2010 Roush Mustang 427R

Andrew Trahan
2010 Roush Mustang 427R

Roush's 427R Mustang is an angry car. Even if you don't touch the gas pedal, the burble of the exhaust lets you know that you're driving a Mustang with a serious attitude. Directing the short shifter into first takes a firm, deliberate motion. Leave the 427R in first gear as you roll down the parking ramp at a steady 3000 rpm and enjoy the exhaust's controlled ruckus as it reverberates off the concrete structure. Eager to hear the engine's full roar, you jab the throttle while turning out of the garage. It's just as beautiful and hateful as you imagined and - oops - the back end is swinging around to add some kick to that scream. This bad boy sure is fun to hang around with.

On the back roads, the supercharged (or ROUSHcharged, if you can say it and still take yourself seriously) V-8 feels like it's putting out more than 435 hp. The new dampers, springs, and antiroll bars of the suspension package make the 427R ultrastiff. It is possible to find roads that render the upgrade too stiff, but for the most part, it's a welcome change for improved handling.

Roush has done an excellent job integrating its work into Ford's Mustang. Interior components and body modifications fit in well with the stock Mustang gear and have OEM quality. The mechanical components are refined to the point that this car feels like it rolled off a Ford assembly line. Roush even covers the car with a 3-year, 36,000-mile warranty.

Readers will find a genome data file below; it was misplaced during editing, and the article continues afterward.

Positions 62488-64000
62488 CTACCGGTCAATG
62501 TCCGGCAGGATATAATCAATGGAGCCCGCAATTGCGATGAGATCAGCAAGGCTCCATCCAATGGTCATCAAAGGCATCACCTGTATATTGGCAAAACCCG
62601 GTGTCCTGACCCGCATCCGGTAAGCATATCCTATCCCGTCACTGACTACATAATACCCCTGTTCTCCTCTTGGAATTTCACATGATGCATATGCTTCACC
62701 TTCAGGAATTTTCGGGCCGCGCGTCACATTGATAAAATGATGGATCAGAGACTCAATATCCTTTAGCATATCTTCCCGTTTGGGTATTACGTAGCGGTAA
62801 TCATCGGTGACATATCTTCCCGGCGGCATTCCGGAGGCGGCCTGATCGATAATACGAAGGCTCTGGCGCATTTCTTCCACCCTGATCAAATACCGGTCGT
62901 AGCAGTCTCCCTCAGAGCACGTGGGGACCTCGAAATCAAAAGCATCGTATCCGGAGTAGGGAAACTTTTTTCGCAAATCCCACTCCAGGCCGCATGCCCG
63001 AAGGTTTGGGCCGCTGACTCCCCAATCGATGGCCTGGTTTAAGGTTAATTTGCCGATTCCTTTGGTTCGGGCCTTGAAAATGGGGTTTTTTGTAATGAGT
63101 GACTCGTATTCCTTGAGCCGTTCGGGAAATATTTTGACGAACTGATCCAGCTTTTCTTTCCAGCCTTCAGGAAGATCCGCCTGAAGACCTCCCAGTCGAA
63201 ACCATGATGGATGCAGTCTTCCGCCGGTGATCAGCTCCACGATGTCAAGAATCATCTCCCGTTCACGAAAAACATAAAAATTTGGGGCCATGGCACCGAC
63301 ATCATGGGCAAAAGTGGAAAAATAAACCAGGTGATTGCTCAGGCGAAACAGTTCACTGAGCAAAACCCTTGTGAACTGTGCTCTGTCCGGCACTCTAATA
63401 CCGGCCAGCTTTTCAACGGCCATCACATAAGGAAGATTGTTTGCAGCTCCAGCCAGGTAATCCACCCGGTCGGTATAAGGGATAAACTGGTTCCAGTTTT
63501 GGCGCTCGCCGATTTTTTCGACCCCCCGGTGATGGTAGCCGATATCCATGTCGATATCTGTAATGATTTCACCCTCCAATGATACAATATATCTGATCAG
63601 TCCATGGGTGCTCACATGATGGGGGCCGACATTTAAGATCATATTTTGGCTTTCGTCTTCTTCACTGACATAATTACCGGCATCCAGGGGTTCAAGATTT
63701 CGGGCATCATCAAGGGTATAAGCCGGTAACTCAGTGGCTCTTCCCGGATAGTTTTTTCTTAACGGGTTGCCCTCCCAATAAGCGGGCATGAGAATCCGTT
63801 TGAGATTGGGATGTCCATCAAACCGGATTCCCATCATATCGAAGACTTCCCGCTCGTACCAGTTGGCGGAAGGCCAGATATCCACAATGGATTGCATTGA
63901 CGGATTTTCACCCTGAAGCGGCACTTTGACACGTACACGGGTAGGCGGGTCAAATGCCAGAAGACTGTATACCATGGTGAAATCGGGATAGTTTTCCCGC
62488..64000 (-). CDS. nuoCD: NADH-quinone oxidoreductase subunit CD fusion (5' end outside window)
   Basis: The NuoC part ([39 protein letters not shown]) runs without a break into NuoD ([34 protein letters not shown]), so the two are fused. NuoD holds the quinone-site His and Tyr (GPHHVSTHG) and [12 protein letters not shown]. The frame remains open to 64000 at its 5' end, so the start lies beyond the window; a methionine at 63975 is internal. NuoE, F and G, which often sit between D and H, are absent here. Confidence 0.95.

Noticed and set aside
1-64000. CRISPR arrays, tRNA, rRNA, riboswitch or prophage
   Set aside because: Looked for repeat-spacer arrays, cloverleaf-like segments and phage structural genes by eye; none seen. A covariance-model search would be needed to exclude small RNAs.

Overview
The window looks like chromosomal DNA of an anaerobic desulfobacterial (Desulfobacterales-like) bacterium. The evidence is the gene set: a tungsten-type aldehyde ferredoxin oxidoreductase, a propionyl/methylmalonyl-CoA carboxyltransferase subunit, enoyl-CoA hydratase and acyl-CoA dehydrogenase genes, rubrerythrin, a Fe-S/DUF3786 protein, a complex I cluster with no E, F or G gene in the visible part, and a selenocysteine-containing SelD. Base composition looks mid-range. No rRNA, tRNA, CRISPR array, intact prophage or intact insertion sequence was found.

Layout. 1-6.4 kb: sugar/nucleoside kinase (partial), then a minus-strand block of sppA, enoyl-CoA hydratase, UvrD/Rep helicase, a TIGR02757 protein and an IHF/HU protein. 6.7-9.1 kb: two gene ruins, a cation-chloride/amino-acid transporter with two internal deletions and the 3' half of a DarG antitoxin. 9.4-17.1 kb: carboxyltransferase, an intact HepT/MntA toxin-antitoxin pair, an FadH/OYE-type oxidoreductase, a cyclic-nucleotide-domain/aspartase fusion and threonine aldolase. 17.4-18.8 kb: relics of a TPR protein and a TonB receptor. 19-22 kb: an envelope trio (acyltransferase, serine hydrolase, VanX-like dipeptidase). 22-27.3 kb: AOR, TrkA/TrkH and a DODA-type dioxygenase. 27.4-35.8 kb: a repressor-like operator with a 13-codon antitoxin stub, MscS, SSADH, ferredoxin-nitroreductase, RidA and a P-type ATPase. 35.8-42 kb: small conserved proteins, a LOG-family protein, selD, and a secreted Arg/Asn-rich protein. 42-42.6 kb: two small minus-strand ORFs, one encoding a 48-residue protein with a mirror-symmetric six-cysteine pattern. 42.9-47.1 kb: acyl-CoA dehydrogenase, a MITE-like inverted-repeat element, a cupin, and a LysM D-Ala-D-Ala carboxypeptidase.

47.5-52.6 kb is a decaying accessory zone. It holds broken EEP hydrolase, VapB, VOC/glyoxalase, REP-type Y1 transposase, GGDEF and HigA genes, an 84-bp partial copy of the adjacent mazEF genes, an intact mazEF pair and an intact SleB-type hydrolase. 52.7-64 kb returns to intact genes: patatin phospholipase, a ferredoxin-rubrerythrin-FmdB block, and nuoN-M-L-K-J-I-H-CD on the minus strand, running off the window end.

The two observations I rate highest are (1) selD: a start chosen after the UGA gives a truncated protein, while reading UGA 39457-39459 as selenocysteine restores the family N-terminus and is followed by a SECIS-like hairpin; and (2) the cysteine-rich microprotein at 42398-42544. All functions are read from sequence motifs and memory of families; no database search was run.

The problem is Ford's own Shelby Mustang GT500. That car starts at $47,000 and will deliver 540 hp to the crankshaft through a six-speed gearbox. Roush charges some $14,000 for the 427R core components on top of the $28,000 Mustang GT price. That package includes the major body components, eighteen-inch wheels, new suspension parts, and the supercharger package. That still leaves a few options that every Roush should be equipped with, primarily the exhaust ($710), chrome short-throw shifter ($410), and brake upgrades (either $2877 or $1450). By the time you add in the cost of installation, you're well into $50,000, and your neighbor still regularly kicks your ass with the extra 105 hp from his GT500.

Eric Tingwall, Associate Editor

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